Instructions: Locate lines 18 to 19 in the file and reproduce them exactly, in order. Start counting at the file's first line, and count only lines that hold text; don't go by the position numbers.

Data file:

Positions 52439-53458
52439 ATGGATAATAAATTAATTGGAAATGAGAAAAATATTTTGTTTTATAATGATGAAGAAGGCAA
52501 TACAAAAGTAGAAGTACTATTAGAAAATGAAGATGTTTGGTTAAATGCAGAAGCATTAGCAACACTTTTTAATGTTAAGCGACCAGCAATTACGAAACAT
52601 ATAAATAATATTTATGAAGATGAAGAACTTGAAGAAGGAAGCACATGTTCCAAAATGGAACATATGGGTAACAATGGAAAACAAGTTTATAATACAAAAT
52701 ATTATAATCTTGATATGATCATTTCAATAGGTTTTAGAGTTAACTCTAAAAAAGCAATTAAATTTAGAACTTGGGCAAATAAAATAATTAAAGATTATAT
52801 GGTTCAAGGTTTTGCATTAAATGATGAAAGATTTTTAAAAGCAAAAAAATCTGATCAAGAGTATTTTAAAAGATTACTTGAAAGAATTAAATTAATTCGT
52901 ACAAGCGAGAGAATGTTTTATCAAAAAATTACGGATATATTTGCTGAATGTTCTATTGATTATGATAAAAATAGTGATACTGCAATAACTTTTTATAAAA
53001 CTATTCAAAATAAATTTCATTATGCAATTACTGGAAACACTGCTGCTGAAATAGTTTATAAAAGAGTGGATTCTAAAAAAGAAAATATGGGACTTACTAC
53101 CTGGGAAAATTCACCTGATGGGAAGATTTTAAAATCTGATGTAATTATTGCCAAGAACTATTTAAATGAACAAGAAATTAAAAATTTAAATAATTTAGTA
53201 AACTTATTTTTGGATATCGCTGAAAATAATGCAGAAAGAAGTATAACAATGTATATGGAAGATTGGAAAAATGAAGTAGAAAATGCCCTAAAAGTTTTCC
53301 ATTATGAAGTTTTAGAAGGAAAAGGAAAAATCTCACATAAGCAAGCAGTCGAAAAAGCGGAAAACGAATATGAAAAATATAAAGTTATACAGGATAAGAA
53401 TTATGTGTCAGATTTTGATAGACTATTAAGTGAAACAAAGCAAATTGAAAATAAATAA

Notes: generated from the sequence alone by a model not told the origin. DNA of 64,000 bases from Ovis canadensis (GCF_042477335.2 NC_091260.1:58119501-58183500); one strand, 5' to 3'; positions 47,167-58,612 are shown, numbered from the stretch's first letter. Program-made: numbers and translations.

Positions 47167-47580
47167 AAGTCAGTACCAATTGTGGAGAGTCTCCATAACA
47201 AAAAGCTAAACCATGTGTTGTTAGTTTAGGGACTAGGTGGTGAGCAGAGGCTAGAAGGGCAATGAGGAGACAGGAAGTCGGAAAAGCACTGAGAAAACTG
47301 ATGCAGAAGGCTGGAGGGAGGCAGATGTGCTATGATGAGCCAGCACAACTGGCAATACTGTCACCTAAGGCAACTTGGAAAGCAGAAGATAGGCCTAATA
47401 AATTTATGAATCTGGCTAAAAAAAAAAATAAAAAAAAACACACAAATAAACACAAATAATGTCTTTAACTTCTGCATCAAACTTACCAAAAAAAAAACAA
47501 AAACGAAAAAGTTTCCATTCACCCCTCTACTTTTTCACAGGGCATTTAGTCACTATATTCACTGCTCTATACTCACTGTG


47401 AATTTATGAATCTGGCTAAAAAAAAAAATAAAAAAAAACACACAAATAAACACAAATAATGTCTTTAACTTCTGCATCAAACTTACCAAAAAAAAAACAA
47501 AAACGAAAAAGTTTCCATTCACCCCTCTACTTTTTCACAGGGCATTTAGTCACTATATTCACTGCTCTATACTCACTGTG